There has to be a better way
Should 70% really have to be disengaged at work
For most of human history we were all hunter/gatherers. Then about 10.000 years ago we invented agriculture and most of us became farmers. We settled down in villages, which were later engulfed by nations and empires. We worked hard to provide food for our families. We bartered with nearby villages and were eventually subjected to tax, rent, and of course the 10% church donation to secure the afterlife.
We were born into our position, there was no corporate ladder, and we accepted the authority of the ones above us. Life expectancy was short at around 35 years, so we married early and spent most of our time with our families and the village.
Then came the age of reason, followed by the industrial revolution. Science and methodical thinking slowly grew on us and we experienced great leaps of innovation in the fields of technology, medicine and society. We moved to cities, got specialised jobs and were rewarded for working harder and thinking smarter. We invented hierarchal organisations, and profit became the measuring stick. Companies began competing for marketshare and growth, while inside the organisations we competed for position. The best performers got promoted and were rewarded with fame and fortune.
None of the luxuries we take for granted today would be possible without science or the industrial revolution. Life expectancy has more than doubled. We have the free market, iPhones and space travel.
But then there’s the flipside. Greater efficiency has led to a rapid increase in population while the desire for financial growth keeps pushing consumption per capita. While the population growth is showing signs of stabilisation we’re already over consuming, and are quickly running out of finite resources. Not to mention climate change and all that other fun stuff we’re doing to our planet.
We also invented depression, burnout and the pursuit of happiness. As depression is currently growing at 20% per year it’s never been a better time to be a physiologist, life coach, or motivational writer. I’m not suggesting we weren’t depressed our unhappy thousand years ago, but I think its safe to assume that the primary concerns were at the lower levels in Maslow’s yet unheard of pyramid of needs.
But I’m getting off track. Let’s get back to the workplace. A show of hands. How many of you are happy at work? How many feel engaged? Do you feel that your effort is valued or even valuable? How are your working hours? Do you feel that you’re in the right role, and is your company structure enabling you or making life harder? Let’s do another one. Would you go to work if you didn’t get paid for it?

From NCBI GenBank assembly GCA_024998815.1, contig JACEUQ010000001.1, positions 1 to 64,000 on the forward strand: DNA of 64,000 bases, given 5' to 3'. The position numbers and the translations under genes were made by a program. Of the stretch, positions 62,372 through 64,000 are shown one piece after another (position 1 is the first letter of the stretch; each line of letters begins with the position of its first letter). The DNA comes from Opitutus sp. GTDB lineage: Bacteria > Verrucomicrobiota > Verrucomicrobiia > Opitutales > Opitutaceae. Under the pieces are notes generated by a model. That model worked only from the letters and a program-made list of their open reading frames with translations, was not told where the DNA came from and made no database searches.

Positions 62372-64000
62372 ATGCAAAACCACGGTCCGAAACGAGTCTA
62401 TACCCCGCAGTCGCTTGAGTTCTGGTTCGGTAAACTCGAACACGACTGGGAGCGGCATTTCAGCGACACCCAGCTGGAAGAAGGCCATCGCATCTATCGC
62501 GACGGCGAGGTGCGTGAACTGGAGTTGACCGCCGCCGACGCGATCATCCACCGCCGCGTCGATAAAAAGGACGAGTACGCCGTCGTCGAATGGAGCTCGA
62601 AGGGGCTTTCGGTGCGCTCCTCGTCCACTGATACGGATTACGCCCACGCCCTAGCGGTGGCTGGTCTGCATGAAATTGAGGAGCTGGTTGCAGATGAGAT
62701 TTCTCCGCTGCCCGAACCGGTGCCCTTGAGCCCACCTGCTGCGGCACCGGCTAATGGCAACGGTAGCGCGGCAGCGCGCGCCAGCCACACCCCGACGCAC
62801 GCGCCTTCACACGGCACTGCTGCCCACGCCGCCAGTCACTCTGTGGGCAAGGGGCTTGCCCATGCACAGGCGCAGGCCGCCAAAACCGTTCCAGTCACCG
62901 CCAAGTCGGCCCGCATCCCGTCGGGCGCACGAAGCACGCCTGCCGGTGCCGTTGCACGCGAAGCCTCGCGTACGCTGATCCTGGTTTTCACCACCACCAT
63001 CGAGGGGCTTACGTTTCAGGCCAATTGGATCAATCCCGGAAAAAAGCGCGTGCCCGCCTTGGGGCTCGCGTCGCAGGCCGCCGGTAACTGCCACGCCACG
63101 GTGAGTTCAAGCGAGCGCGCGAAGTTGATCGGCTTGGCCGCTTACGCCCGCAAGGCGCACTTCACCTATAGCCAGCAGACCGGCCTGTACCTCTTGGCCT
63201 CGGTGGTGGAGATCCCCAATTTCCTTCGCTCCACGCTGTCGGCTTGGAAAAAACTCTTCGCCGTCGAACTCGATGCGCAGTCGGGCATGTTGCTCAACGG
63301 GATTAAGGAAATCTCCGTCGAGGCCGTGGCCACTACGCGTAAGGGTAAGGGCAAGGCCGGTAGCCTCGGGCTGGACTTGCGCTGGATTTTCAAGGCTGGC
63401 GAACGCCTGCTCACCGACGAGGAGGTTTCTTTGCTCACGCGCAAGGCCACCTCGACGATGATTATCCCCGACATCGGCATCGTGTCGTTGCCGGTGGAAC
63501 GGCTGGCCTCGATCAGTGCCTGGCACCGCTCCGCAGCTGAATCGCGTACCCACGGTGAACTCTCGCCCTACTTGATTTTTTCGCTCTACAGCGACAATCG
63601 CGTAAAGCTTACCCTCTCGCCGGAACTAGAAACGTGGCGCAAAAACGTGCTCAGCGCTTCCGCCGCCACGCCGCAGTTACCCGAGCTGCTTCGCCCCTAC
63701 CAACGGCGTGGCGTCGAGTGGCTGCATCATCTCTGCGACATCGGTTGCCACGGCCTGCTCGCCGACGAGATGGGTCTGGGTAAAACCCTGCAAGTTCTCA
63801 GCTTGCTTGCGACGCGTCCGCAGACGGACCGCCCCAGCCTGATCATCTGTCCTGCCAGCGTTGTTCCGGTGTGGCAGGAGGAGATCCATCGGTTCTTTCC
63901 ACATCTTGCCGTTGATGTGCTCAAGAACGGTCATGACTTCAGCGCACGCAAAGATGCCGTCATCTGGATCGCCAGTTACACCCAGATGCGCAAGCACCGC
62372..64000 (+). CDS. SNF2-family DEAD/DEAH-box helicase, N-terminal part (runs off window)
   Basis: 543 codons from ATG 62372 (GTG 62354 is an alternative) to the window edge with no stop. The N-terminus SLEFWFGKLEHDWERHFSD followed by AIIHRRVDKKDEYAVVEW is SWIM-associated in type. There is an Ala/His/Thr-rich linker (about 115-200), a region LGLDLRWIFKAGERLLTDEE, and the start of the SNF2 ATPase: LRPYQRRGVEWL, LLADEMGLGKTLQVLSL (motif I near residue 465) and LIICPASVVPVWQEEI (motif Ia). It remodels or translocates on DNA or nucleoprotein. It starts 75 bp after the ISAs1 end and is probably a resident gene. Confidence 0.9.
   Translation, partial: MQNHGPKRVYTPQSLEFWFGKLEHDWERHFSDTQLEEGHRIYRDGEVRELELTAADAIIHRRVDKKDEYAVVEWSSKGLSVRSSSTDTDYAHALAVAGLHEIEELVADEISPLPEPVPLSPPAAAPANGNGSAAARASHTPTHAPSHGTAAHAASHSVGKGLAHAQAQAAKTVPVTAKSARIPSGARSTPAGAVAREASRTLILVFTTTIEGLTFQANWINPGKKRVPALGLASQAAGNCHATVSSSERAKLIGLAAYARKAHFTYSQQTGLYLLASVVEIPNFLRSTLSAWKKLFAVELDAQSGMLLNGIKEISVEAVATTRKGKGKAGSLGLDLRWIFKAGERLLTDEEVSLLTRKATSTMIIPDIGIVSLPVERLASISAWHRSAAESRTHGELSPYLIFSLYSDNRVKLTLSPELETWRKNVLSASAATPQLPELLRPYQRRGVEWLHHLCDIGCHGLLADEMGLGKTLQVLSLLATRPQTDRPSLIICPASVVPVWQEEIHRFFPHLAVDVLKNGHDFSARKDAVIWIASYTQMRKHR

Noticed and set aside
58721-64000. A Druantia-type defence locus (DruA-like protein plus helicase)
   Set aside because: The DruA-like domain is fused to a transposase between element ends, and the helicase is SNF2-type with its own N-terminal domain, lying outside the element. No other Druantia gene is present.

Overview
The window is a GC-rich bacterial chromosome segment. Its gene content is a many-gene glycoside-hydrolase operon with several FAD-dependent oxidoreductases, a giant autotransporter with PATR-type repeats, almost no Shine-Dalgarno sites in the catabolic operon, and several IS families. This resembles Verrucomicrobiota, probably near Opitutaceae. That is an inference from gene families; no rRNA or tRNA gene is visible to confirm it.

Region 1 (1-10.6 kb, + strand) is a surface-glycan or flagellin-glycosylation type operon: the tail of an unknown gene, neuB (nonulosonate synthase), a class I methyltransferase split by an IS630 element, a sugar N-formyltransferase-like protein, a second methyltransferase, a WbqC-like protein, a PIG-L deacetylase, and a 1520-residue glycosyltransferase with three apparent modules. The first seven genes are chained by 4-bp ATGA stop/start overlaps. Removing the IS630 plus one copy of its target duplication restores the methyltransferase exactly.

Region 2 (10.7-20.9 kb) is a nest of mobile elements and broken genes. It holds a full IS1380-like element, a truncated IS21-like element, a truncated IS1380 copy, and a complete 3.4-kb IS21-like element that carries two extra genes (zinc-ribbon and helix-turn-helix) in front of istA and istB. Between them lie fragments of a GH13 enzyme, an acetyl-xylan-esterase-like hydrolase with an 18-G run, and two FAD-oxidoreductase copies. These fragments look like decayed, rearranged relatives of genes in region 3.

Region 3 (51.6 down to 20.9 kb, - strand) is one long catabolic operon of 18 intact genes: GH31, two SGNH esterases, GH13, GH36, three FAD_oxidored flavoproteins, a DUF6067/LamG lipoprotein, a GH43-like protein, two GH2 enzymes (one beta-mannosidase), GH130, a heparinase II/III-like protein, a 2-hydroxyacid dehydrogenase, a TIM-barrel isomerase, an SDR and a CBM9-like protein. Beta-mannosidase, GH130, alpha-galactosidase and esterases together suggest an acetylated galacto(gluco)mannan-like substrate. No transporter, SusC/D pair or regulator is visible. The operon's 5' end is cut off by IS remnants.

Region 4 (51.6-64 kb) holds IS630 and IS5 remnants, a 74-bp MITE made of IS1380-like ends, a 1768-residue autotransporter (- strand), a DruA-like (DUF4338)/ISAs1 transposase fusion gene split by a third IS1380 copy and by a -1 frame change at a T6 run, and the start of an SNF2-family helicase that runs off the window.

No? The good news is that you’re not alone. A recent yearly Gallup study shows that approximately 70% feel disengaged at work. Most of us spend more than half of our waking hours at work, and we’re miserable. We’re caught in a circle where we accept that we’re unhappy at work, because it provides money which we can spend on things that make us happy, such as a a big screen TV, a larger apartment, in a better neighbourhood, or perhaps a two month journey to India to explore the meaning of life. The good news is that this behaviour drives consumption, creating more jobs, and more unhappy people.
During the industrial age we reaped the benefits from our move to cities and corporate jobs. We were awarded with longer lives, and an increased quality of life. But as we’ve talked about, progress came with it’s challenges. We can’t solve today’s problems with todays thinking. But what if we evolve the way we think…?
Would it be possible to create organisations where people are happy and come to work because they want to? Would it possible to create powerful organisations, that serve a greater purpose than profit? Could we slow down or even revert the damage we’re making to our planet, while at the same time ensuring a good life for all?
I think so. In fact I’ve recently been convinced. Frederic Laloux’s book ‘Reinventing Organisations’ takes us on a journey through how we we’ve evolved our thinking and worldview in stages from the archaic ages until today. Each phase get’s a color, and Laloux show’s how we’ve developed a new type of organisation for each stage. He goes on to argue that we’re in the mist of a shift in consciousness and in the early early stages of seeing a new organisation structure evolve. This new stage get’s the color Teal, hence the name of this blog.
I’m clearly a fan, but not in any way affiliated with Frederic Laloux. I don’t make any profits from his book, but If you’re one of the 70% who are not fully engaged at work I highly recommend you read it. I’m a management literature junkie, but no book has ever impacted me as much as Reinventing Organizations. The digital version is ‘pay what feel’s right’. I’ve already bought 4 paper copies.
This blog series will share my thoughts and reflections regarding Laloux’s book and around the concept of Teal organisations. It will also describe my own journey of ‘Going Teal’ with my company Seed Nordic. I hope to spark an interest in Teal thinking, and perhaps find people to cooperate with as I embark on my own journey.
So tag along. Hit that subscribe button, and let’s see where this takes us.
Click for Part two…